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As a child of immigrants, Elliah Heifetz expresses eternal gratitude for the life and opportunities he was given growing up in the US. One of those opportunities is being able to make music and share it with the world. But Heifetz recognizes the flaws that still exist in our society and within the immigration system, and tells that story in his folk album First Generation American, due out April 1, 2022.
Heifetz’s parents immigrated to Philadelphia from Latvia (when it was still part of the USSR) with less than $20 to their name and a six-year-old daughter (Heifetz’s older sister). His father was a classical musician and instilled a deep love for music in his son. Heifetz began making music at a young age, prior to forming a rock band with his friends in high school. They performed at places like the Troc and World Café Live. Heifetz continued to perform during college, first at parties and then booking professional venues. In 2019, he released his first EP, New Folk Songs.
The American Dream
According to Heifetz, his music and his journey closely resemble the American Dream. He believes that if it weren’t for his parents immigrating to this country, he would not be able to do what he loves everyday.
However, Heifetz is concerned that others are missing the privilege he has been granted. He says that it was during the Trump administration, “with the separation of mothers and children and the detainment of people for extreme lengths of time,” that he came up with the concept for First Generation American. He realized that if it were not for a few degrees of separation, this could have been him—and it would have been devastating.
Formed by folk
Influenced by folk and country singers like John Prine, Emmylou Harris, and Townes Van Zandt, Heifetz’s music is different from the genres he, as an immigrant on the east coast, was expected to take to. He recalls listening to “I’ve Just Seen a Face” by the Beatles as one of his earliest memories, and remembers going to see Big River at Philly’s Academy of Music, which was one of the only shows at the time featuring country music.
Many of his new album’s songs, such as “Living Proof,” “Keep the Grass in the Ground,” and “Bustleton Avenue” resemble the music of his greatest influences in terms of both subject and instrumentals. Folk and country singers commonly tell a story with their music, which is something many of Heifetz’s songs do as well. However, unlike most folk classics—often about love and American pride—First Generation American speaks to the positives as well as the negatives of life in the US.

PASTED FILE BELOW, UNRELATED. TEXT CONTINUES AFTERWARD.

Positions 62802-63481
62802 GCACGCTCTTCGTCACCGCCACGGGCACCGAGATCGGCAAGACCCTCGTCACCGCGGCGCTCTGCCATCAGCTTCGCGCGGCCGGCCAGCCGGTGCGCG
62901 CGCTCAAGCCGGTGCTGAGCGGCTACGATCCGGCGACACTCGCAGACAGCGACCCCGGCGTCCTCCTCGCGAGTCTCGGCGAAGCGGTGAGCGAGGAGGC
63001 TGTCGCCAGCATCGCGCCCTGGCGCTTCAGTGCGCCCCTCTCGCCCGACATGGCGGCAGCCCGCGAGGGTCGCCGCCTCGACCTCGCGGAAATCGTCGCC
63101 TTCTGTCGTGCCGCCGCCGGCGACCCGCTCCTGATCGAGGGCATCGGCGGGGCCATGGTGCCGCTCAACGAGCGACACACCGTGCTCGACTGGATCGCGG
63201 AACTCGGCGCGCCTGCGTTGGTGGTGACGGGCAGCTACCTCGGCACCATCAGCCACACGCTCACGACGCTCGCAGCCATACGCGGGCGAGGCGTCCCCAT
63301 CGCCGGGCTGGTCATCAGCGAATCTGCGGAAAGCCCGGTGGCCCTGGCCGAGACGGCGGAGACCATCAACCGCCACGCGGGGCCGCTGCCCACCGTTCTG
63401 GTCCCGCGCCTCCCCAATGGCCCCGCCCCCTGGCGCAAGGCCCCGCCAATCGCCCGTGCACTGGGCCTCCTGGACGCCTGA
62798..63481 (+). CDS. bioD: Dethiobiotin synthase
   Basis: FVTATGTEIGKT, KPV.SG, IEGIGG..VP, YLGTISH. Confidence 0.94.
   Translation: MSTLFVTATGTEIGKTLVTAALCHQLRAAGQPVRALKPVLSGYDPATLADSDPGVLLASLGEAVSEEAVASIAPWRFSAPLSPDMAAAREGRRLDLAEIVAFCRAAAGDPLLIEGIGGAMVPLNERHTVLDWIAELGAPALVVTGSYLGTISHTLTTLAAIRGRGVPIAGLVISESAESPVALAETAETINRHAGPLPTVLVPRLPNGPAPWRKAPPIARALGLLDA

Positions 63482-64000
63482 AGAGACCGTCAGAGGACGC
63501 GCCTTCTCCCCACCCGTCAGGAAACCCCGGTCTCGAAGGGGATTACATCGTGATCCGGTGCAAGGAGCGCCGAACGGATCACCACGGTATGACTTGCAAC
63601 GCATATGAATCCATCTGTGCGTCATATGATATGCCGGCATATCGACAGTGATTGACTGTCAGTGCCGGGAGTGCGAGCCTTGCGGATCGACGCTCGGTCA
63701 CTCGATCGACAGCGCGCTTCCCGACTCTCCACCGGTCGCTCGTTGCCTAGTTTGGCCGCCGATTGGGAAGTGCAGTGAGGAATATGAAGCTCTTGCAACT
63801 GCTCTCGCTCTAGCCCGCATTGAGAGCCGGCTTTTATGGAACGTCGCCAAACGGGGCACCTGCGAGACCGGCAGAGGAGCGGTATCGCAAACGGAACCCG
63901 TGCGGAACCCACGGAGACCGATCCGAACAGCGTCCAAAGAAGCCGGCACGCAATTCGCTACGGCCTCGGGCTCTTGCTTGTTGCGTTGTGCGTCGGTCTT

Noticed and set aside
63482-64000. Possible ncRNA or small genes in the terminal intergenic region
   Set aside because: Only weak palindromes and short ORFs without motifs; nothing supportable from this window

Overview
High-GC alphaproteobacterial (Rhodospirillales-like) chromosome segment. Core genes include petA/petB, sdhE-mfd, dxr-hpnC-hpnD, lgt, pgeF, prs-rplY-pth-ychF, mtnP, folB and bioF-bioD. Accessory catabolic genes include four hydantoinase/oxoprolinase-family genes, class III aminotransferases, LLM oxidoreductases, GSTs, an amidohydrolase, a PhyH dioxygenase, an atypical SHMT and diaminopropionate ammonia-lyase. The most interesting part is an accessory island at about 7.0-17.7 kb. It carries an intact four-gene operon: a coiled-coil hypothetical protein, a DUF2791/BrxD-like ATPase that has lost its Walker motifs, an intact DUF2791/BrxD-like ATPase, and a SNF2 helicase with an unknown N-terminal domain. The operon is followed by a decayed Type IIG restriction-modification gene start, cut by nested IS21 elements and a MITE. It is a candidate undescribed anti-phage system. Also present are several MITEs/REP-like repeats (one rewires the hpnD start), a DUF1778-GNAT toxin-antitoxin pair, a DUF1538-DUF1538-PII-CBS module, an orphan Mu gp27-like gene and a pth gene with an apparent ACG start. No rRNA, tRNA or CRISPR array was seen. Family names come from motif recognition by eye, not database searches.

In “Modern Man,” a standout up-tempo song reminiscent of The Who, Heifetz sings about the struggles of living in the 21st century and through a pandemic. The song is both catchy and hilarious. And in the title song, “First Generation American,” Heifetz gives his personal take on “Born in the USA.” This time, it’s from the perspective of an immigrant and features a bit more country twang.
“So my parents came from an iron curtain, they just couldn’t say my name so well, but I was raised by the Constitution and the cracks on the Liberty Bell,” he sings.
“Anxiety,” one of the album’s more soulful tunes, is a beautiful, internal exploration of what it means to have anxiety. Heifetz recognizes that anxiety comes from the chaos of the external world joining forces with one’s internal world. “This Land,” with a refrain of “this land of mine will never change,” is a clever critique of American society that manages to make you both think deeply and want to snap your fingers.
From the mandolin and the accordion to the bass and baritone guitar, the album boasts a wide range of sounds and aims to appeal to diverse listeners, telling a story for everyone, with lyrics meant for singing along. While often engaging in satire, First Generation American wholeheartedly embraces some of our favorite country music references (like beer and cheeseburgers) along with good ol’ American pride. It’s the perfect mix of parody and sincerity.
What, When, Where
First Generation American. By Elliah Heifetz. Streaming on SoundCloud, Spotify, and Apple Music starting April 1, 2022. See more online.
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